We created Edge Safety in Search and Rescue simply because the first rule of vertical rescue that was taught to me years ago by an old curmudgeon was “Thou shall not plummet.” On a more serious note, we believe that the rescuer should never add to the problem and some of the practices we’re seeing specifically in the Search and Rescue world are putting people at significant risk of violating that basic rule.
This course offers an awareness view of the current problems we're seeing with edge safety in Search and Rescue as well as possible solutions to consider. However, the real skills and fluidity in an operation come from judgment, gained through experience, of which solution(s) to deploy.
- What’s the exposure?
- What are the skill levels of the resources?
- What gear is available?
- What will our edge challenges be?
This internal planning debate is constant and repetitive. For those with a tactical or planning background, you might liken this to the SCORPA planning model:
- Size Up: What’s our problem?
- Contingencies: What could change or go wrong? (I often phrase as “What’s going to ruin my day?”)
- Objectives: What are we trying to accomplish?
- Resources: What personnel, gear, and environment do we have to work with?
- Plan: How are we going to do this?
- Action: Do it. Manage it. Measure it. Adapt.
Travel restraint systems
Work position systems
Fall arrest systems (only in theory)
Craig is a 14+ year Search and Rescue veteran in the Pacific Northwest and is the founder of The Crackerjack Group. Craig is a founding member and instructor with the International Technical Rescue Association. He’s currently a SAR volunteer for Deschutes County Oregon, rescue member of the MRA accredited mountain rescue team, an EMT, and specializes in technical and backcountry winter disciplines. He holds an AIARE Avalanche level 2 certification and is an expert backcountry skier. Equally comfortable in the field or command, he’s served as the coordinator for the Incident Management team and has participated in approximately 400 missions in his career reaching back to 2004 as a wilderness K9 handler. Craig is a frequent instructor for technical disciplines at SAR conferences, has served as an evaluator for MRA team accreditation, and was the a safety officer and rigger for the first descents into the glacial caves of Mt St Helens. He has led and participated in high alpine glacial rescues, big wall vertical rescues, and complex extraction missions. He enjoys teaching and believes his greatest offering is the ability to guide teams as a whole to improve communication, efficiency, and understanding of well-reasoned default operating guidelines. . Craig serves on the Curriculum Committee of the Oregon State Sheriff’s Association Search and Rescue Advisory Council and is a co-author and instructor of the state SAR Incident Management program. In 2013 he was recognized as the state SAR Volunteer of the Year. He has also served as a sworn Reserve Deputy and in addition to uniformed patrol, worked seasonally as a snowmobile patrol deputy and as a sworn municipal Police Officer and is a graduate of the Oregon Department of Public Safety and Standards Police Academy. He is a certified NRA Range Safety Officer. Craig brings a solid perspective on leadership, objective-based management, and great personal experience as a field operator.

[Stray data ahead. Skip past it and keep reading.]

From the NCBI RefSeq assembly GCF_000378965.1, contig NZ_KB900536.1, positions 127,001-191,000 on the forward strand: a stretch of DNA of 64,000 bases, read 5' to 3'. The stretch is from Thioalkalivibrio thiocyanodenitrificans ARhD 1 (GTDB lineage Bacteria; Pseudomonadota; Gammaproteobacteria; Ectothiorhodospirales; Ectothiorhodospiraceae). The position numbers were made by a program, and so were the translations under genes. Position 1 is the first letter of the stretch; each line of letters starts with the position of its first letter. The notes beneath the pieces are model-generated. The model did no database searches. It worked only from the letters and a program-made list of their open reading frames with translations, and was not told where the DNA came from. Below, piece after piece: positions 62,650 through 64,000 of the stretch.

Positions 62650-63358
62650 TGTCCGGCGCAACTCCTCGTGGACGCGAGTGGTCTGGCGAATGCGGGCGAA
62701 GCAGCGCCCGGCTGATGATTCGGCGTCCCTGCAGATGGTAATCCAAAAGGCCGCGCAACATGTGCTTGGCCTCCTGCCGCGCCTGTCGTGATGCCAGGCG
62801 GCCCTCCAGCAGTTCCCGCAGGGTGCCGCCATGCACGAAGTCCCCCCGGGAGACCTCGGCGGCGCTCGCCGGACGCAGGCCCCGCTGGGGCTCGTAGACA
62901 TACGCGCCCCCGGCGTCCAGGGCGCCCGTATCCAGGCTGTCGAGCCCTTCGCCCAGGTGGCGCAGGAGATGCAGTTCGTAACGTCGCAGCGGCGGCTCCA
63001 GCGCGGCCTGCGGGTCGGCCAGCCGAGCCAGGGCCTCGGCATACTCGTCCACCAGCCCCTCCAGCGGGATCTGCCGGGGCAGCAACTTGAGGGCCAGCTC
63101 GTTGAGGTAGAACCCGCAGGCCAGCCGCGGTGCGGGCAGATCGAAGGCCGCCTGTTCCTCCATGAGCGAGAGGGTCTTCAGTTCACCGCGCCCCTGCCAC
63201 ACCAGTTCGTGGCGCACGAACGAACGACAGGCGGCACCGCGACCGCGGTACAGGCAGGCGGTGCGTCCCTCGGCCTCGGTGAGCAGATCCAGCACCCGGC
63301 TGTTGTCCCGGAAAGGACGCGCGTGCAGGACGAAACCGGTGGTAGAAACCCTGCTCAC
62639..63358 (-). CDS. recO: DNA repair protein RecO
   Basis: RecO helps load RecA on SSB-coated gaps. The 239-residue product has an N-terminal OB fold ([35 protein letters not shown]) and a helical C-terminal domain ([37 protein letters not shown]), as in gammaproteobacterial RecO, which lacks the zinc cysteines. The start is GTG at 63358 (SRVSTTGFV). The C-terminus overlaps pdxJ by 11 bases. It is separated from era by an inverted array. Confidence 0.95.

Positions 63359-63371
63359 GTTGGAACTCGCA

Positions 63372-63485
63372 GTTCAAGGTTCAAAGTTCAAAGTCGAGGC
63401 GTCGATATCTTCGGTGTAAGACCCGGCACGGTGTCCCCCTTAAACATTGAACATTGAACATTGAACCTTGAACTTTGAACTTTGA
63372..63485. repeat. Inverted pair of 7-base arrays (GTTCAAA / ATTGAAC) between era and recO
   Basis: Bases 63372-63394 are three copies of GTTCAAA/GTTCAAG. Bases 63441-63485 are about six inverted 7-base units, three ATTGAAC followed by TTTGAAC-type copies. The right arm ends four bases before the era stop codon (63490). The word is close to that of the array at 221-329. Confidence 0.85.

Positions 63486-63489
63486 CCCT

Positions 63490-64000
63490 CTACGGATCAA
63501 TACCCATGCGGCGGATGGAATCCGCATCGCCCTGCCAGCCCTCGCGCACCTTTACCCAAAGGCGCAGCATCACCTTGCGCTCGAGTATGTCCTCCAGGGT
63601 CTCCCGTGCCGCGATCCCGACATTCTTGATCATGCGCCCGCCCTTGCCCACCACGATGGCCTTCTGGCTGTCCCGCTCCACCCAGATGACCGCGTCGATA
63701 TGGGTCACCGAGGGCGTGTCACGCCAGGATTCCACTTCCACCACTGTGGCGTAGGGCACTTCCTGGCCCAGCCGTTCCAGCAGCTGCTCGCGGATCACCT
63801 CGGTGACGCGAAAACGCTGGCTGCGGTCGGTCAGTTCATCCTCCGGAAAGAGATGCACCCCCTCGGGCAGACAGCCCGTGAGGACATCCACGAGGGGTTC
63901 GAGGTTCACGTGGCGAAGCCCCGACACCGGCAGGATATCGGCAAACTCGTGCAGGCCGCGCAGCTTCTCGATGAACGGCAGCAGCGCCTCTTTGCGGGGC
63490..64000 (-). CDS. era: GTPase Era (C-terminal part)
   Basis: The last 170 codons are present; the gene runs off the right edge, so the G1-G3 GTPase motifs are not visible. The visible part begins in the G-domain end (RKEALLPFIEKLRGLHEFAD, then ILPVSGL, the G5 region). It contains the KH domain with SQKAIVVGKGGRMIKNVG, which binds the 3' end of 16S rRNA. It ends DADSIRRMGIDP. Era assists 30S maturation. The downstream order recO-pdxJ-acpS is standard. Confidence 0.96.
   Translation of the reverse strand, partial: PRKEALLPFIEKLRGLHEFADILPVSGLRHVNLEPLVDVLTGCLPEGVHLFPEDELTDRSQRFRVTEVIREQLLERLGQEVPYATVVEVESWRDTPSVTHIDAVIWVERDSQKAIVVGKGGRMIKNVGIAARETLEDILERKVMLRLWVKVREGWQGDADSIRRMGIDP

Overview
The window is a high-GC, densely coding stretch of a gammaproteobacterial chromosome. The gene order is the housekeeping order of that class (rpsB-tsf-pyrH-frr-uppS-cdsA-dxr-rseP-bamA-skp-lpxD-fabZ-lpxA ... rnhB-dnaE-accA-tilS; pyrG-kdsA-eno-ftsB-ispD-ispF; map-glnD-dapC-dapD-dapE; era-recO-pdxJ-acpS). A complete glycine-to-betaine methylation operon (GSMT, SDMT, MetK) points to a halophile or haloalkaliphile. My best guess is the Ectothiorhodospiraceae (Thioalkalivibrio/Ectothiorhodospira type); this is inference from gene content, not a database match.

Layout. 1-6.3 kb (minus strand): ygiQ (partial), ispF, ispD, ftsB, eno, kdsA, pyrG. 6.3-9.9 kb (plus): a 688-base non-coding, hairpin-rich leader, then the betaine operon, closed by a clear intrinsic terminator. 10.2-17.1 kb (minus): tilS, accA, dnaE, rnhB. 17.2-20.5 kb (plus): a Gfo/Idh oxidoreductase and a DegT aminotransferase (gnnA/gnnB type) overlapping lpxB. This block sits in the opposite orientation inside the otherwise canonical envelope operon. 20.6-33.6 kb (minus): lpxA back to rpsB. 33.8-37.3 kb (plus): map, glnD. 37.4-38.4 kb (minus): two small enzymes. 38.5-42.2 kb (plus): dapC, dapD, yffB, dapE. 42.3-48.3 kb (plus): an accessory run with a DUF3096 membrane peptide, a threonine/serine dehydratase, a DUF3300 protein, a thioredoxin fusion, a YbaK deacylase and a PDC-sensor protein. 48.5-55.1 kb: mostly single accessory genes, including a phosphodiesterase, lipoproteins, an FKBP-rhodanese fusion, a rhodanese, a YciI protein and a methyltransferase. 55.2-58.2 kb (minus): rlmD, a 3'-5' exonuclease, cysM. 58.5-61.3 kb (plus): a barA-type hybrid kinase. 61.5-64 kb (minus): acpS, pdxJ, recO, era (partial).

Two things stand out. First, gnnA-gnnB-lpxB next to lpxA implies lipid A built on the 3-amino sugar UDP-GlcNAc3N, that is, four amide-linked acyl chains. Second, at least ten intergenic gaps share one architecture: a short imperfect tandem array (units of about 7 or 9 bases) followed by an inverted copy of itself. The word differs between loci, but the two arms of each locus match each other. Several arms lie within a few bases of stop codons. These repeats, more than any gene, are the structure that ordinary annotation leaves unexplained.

- 1.1 Welcome FREE PREVIEW
- 1.11 Edge Safety in Search and Rescue - Introduction Last saved a few seconds ago
- 1.2 Video Introduction to Edge Safety in Search and Rescue FREE PREVIEW
- 2.1 Travel Restraint System FREE PREVIEW
- 2.11 Edge Safety in Search and Rescue - Travel Restraint Systems
- 2.2 Video Tutorial: Travel Restraint System FREE PREVIEW
- 3.1 Fall Prevention System
- 3.2 Edge Safety in Search and Rescue - Fall Prevention System
- 3.3 Video Tutorial: Fall Prevention System
- 4.1 Work Positioning System
- 4.11 Edge Safety in Search and Rescue - Work Positioning System
- 4.2 Video Tutorial: Work Positioning System
- 5.1 Wrap Up
A nice concise course working through three safety systems in a logical order of complexity and application. As usual, videos are clear and concise. Only com...Read More
A nice concise course working through three safety systems in a logical order of complexity and application. As usual, videos are clear and concise. Only comment would be that video in 4.2 seems to cut off before the presenter has finished explaining use of Work Positioning System in a dual rope configuration. Otherwise a good summary walk through. Thanks!Read Less